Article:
I do not appreciate Joel Osteen. Never have.
The whole "Christian Prosperity Gospel" thing irks me. When Osteen didn't open his multi-million dollar Lakewood Church to shelter Texans devastated by Harvey, I grimaced. Because ugh.
And, fittingly, the church made excuses. There is some flooding, church representatives responded to angry Twitter users. The city didn't ask us to be a shelter, Osteen said, though ultimately he allowed evacuees inside.
Yes, I could say a lot about Pastor Southern Charm. I choose not to. I choose not to because, well, I am Joel Osteen. And you may be too.
Hurricane Harvey relief efforts scream important. You know what whispers important? America's hunger crisis. Homelessness. Human trafficking. Children are kidnapped and sold for sex. Sick refugees and battered women seek help. Debt forces working families from their homes. Medical patients die due to insurance costs.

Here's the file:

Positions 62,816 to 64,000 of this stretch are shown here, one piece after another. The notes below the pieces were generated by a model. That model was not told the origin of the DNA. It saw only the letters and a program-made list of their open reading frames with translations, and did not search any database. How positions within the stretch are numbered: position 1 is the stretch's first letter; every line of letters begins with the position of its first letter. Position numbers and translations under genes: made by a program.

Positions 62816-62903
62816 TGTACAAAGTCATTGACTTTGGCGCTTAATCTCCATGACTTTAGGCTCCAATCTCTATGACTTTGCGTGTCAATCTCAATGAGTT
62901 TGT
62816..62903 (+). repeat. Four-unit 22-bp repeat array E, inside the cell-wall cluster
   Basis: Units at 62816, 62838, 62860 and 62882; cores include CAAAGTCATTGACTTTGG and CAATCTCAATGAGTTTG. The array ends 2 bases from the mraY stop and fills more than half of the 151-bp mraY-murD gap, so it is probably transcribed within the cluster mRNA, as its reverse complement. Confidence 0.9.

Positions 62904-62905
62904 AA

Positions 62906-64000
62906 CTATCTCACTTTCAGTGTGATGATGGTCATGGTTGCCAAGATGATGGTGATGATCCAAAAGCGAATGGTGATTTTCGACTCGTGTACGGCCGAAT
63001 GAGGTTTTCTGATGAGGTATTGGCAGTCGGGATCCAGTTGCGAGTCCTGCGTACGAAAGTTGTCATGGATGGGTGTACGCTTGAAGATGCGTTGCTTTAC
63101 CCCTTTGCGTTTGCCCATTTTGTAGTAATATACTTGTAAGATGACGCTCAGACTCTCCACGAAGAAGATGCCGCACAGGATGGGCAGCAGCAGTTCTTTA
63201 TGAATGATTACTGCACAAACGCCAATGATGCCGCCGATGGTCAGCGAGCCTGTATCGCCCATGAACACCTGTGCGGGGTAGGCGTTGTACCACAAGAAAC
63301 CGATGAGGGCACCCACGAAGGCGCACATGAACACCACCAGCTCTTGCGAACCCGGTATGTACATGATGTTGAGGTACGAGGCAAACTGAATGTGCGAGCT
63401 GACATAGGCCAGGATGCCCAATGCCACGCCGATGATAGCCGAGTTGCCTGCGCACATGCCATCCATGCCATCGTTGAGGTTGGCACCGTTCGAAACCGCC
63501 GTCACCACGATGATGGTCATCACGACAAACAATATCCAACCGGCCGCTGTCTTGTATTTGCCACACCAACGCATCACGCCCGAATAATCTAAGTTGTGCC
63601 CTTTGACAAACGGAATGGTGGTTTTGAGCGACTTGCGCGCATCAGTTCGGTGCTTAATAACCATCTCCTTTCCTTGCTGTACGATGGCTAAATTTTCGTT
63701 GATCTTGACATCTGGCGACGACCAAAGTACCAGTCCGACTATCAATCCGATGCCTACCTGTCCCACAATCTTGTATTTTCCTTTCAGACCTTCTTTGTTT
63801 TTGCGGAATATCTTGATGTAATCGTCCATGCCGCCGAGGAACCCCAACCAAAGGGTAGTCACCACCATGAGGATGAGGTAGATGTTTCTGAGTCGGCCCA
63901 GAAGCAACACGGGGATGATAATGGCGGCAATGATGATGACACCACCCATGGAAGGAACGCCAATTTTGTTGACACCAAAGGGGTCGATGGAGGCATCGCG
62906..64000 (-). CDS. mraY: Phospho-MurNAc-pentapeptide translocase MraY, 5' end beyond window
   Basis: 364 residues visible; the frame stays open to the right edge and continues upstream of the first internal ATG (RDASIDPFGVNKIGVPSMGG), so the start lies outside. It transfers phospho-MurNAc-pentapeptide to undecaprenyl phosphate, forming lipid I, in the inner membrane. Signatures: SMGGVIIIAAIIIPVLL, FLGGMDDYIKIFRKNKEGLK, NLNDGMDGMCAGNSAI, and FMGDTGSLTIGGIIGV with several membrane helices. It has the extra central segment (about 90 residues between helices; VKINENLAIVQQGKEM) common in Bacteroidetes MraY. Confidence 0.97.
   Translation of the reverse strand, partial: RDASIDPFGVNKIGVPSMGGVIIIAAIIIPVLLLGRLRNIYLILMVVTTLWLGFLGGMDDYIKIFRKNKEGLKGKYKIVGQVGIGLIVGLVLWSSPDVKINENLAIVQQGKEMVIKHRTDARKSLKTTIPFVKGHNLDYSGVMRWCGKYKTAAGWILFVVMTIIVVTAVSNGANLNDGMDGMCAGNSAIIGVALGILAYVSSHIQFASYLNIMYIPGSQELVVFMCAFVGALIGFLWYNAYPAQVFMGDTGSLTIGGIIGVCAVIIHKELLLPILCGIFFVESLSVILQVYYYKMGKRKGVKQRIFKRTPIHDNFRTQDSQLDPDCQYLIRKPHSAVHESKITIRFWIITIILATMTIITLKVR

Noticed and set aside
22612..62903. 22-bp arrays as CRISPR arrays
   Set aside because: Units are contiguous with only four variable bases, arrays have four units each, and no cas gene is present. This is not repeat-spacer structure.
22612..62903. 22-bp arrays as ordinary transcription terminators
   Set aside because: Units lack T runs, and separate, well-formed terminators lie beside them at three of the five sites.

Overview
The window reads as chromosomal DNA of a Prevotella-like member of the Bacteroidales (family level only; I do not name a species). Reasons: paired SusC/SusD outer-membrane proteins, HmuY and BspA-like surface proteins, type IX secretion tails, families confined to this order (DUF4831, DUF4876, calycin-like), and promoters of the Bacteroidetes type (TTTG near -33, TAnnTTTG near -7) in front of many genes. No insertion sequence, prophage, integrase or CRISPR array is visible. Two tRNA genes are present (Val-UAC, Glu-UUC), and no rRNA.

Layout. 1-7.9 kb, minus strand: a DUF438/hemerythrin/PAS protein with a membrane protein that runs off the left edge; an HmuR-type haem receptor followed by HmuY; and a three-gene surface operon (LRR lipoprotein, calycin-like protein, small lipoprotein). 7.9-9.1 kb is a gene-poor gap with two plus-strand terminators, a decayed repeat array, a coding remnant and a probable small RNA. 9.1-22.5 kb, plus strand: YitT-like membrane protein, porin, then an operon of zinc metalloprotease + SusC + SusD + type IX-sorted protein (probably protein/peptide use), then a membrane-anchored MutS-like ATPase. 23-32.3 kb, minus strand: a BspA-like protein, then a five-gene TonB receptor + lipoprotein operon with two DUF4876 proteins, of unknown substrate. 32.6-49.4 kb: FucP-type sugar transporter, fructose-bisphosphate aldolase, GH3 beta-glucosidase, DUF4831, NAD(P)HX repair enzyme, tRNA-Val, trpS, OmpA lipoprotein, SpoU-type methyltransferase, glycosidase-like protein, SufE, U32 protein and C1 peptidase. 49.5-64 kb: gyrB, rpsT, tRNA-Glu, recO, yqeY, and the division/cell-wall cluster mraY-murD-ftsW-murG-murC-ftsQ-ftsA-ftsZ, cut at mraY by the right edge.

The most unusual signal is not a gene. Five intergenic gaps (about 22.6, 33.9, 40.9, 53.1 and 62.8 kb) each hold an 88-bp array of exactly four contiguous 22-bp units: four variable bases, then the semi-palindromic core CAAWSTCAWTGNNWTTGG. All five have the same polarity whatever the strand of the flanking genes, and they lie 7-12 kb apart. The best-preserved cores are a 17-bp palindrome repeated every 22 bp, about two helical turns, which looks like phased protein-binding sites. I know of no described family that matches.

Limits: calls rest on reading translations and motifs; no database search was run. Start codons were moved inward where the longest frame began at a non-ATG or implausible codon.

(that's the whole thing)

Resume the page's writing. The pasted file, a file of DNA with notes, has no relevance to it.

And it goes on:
Do we open our doors and share the wealth?
Ignoring suffering is so common place in America; most never recognize it as a character flaw. I sleep in a nice home and utilize clean water. I trash excess food. At my traffic exit, I look away from the pan handlers. I make excuses.
My kids are in the car and he might be dangerous.
No one could eat that food anyway.
I worked hard for what I have.
Criticizing Joel Osteen comes easy. But to a homeless person, I may sound like a hypocritical spoiled brat. I talk faith, love and kindness. I donate here and there. I use my writing for good. But are my doors really open? Are yours?
Maybe it's time to angry Tweet the man in the mirror.
I put together a list of Tampa Bay area charities committed to helping people in need. Each week for the next year I challenge myself to contribute, either financially or in some other way, to do my part. That is how I choose to respond to the Joel Osteen backlash.
Contact Sarah Whitman at [email protected]